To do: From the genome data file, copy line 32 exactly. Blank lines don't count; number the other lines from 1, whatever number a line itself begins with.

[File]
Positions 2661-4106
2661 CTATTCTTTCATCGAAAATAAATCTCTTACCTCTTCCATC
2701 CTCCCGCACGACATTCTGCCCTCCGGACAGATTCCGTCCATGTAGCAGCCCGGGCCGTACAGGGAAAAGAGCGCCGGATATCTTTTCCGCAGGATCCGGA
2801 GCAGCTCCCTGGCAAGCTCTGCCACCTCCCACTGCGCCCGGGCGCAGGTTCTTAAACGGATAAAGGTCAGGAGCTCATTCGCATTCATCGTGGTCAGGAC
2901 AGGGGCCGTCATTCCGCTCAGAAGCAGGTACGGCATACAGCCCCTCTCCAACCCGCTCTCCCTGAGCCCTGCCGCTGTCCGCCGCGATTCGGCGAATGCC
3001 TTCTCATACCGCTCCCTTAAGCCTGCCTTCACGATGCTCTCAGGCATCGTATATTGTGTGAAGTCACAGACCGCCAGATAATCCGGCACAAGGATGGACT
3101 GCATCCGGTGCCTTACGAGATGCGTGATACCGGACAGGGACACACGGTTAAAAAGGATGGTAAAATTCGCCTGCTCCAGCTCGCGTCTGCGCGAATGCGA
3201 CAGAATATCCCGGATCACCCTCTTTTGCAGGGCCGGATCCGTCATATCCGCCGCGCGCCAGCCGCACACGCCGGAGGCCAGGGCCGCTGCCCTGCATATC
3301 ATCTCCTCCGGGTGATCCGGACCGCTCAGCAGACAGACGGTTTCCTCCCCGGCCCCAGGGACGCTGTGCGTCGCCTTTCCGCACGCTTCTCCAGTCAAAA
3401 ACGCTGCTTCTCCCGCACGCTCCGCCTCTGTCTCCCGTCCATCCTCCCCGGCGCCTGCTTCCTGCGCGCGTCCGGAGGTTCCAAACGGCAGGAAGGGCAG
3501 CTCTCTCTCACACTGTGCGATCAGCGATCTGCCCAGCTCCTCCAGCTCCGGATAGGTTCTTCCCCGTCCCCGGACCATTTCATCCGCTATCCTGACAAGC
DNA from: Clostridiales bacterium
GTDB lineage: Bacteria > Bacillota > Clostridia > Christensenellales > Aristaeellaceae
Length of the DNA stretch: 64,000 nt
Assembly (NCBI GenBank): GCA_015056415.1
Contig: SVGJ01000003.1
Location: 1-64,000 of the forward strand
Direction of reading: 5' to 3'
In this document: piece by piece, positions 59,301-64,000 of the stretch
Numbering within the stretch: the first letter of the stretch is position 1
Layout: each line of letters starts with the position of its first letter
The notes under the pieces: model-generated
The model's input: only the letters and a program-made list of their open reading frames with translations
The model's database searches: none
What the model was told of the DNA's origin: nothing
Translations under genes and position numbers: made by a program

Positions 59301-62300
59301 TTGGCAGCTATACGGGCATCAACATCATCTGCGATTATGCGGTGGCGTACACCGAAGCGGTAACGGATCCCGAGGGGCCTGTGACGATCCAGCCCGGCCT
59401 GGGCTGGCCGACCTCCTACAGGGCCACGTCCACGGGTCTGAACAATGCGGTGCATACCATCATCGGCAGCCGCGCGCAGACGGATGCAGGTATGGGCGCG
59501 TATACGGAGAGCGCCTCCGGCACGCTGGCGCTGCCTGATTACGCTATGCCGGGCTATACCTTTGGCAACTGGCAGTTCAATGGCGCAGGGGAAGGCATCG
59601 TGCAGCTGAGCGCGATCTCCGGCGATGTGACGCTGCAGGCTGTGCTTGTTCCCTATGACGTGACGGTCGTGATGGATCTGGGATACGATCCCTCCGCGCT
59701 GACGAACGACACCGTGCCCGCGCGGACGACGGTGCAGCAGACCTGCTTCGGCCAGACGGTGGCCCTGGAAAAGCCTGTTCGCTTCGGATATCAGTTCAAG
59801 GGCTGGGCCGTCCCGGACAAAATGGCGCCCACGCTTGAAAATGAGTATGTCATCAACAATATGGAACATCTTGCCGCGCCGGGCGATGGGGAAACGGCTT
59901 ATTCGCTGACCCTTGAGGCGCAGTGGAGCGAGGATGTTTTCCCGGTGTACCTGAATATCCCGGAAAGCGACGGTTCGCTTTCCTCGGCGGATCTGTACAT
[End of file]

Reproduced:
59701 GACGAACGACACCGTGCCCGCGCGGACGACGGTGCAGCAGACCTGCTTCGGCCAGACGGTGGCCCTGGAAAAGCCTGTTCGCTTCGGATATCAGTTCAAG